Chucky Brown's Long NBA Journey
May 4, 2012
Raleigh, N.C. -
Reynolds Coliseum was no stranger to Chucky Brown when he moved to Raleigh in 1985 to play for coach Jimmy Valvano. He had spent many a summer afternoon and evening playing in coach Valvano’s basketball instructional sessions in the house that Everett Case built.
“Coach Cliff Gibson (high school coach) brought me and some other players to the camps,” he remembered in a recent conversation. “I was young and got to know some of the guys off the 1983 national championship team – Whit (Derek Whittenburg), Cozell (McQueen), Thurl (Bailey), Lorenzo (Charles) and Terry Gannon.”
That was after Coach V had put his personal stamp on the storied arena. During his first summer camp, the State coach had glanced around his basketball palace and all of the old green seats. “You know what I’m going to do to this place,” he said. “I’m having all of these seats painted Wolfpack red.”
And what a positive change that made to the 12,400-seat coliseum.
“There was no other place in the country I’d rather have played than Reynolds,” Brown noted. “Everybody was involved,” in that noisy atmosphere. “The only arena I could compare it to of the places I have played is the Old Boston Garden.”
Valvano used Brown as a spot player for the first couple of seasons as he developed through sacrifice, hard work and Valvano’s coaching. Brown then became a 16 ppg scorer and a solid rebounder.
“I loved playing for coach Valvano. He gave you confidence in what you were doing. He was a great coach. He made you believe in what you were doing.”
Brown acknowledged that his coach was a multi-talented individual, who could not only coach, but also could have been a college English professor, a stand-up comedian, a broadcaster, a businessman-marketer. Having a plethora of energy and a bundle of ideas led to Valvano spending a lot of time away from the team.
“Coach Valvano always told us when you get out in the world, it is not a friendly place because people are all out for themselves.” He said Coach V was always looking to help others in whatever he was doing.
Being instrumental in leading the Pack to the 1987 and 1989 tournament and regular-season ACC championships are his favorite memories in Raleigh along with those roaring, deafening crowds in Reynolds Coliseum.
“That 1989 team was picked near the bottom of the ACC and we finished first,” Brown noted. “Valvano said he enjoyed coaching that team more than any other.”
Brown’s infamous work ethic on the court also carried over to academics. The Pack student-athlete, however, was short on credits towards graduation when he was drafted by the NBA’s Cleveland Cavaliers 43rd in the second round of the 1989 season.
Even though he played on 12 different NBA teams in a career spanning 13 seasons and made a ton of money and invested wisely, the former North Brunswick High star, returned to NC State to procure a B.A. degree in sociology in 2004. That was as important to him as his NBA championship ring he earned as a member of the Houston Rockets.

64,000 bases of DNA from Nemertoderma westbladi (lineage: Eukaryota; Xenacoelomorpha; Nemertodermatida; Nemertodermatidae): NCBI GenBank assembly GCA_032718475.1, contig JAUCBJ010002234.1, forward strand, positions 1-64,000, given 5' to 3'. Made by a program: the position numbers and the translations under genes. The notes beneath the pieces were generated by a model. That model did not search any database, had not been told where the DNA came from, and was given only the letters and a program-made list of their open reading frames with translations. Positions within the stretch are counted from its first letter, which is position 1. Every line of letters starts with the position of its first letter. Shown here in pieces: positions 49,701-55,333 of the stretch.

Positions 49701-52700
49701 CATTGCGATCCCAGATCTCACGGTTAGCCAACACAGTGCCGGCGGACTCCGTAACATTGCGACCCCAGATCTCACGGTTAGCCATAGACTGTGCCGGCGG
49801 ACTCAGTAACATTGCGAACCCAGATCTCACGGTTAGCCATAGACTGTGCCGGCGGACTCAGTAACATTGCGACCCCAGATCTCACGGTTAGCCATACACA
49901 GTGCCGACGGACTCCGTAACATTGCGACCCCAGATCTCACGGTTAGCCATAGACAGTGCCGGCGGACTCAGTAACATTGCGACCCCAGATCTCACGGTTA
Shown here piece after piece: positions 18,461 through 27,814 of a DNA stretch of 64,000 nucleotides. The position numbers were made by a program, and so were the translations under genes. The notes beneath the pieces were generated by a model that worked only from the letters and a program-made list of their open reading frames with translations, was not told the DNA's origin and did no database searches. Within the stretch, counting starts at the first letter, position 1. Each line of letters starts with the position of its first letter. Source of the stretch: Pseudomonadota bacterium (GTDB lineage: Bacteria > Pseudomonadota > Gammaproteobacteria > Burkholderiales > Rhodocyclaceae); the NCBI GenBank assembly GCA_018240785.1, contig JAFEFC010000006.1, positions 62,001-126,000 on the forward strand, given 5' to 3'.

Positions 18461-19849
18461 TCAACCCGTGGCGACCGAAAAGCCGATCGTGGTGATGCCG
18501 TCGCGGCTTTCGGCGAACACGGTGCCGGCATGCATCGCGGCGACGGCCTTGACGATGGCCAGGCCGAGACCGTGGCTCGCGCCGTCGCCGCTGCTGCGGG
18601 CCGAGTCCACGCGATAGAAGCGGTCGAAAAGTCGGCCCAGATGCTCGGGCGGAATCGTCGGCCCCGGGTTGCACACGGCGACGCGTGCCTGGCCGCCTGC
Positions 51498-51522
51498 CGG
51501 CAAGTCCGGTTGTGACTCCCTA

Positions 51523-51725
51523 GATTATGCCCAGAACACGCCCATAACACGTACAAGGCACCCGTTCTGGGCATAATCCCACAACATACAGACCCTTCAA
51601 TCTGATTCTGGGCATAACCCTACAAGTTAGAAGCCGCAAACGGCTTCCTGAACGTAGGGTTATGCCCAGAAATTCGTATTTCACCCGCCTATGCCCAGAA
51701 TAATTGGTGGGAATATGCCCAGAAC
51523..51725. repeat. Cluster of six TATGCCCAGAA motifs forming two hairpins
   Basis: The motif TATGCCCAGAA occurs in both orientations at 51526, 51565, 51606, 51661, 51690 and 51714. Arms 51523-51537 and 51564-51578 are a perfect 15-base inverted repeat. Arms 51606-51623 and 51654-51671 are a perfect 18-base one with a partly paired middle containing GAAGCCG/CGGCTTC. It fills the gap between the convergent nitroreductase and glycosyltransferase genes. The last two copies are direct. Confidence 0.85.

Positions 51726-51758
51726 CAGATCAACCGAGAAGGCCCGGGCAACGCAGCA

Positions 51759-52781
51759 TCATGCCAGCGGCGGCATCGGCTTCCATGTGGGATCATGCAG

The Leland Flash was a solid role player in the NBA – always giving his best effort and exhibiting excellent leadership through his workmanship and calm demeanor.
Brown viewed professional basketball as “a business” and says it’s a misconception that the majority of players don’t listen to coaches. “Pro players aren’t as bad in listening to their coaches as people think,” he emphasized. “That’s just the perception which is out there.”
“Togetherness” was the key ingredient that took Houston to the 1995 NBA championship over Orlando in a four-game sweep, he said. “Besides Hakeem Olajuwon (center) and Clyde Drexler (guard), everyone else knew their roles and fell in line,” he surmised.
Ironically, Olajuwon and Drexler were on the short end of the stick when the 1983 Wolfpack produced a monumental, 54-52 upset over the Houston Cougars in the NCAA championship game.
Brown doesn’t like the current one-and-done state of the college game. He would rather high school seniors have the option to sign immediately after graduation or face at least two years in the collegiate ranks.
“If they sign right out of high school and make the wrong decision, then it’s just their fault,” Brown stated.
He also believes that the minimum salary requirement of a million dollars is hurting veteran players from keeping their jobs. “I would have been glad to play for less (at that juncture).”
Brown noted that college recruiting has changed drastically since his playing days.
“There are so many more gifted kids. And you add in the other things like upgraded facilities and social media and recruiting is more difficult now.”
As for making changes in the game, Brown believes the three-point field goal distance should be identical for both college and pro players. “The college line should be moved back to the pro distance,” Brown believes.
By George Cox, GoPack.com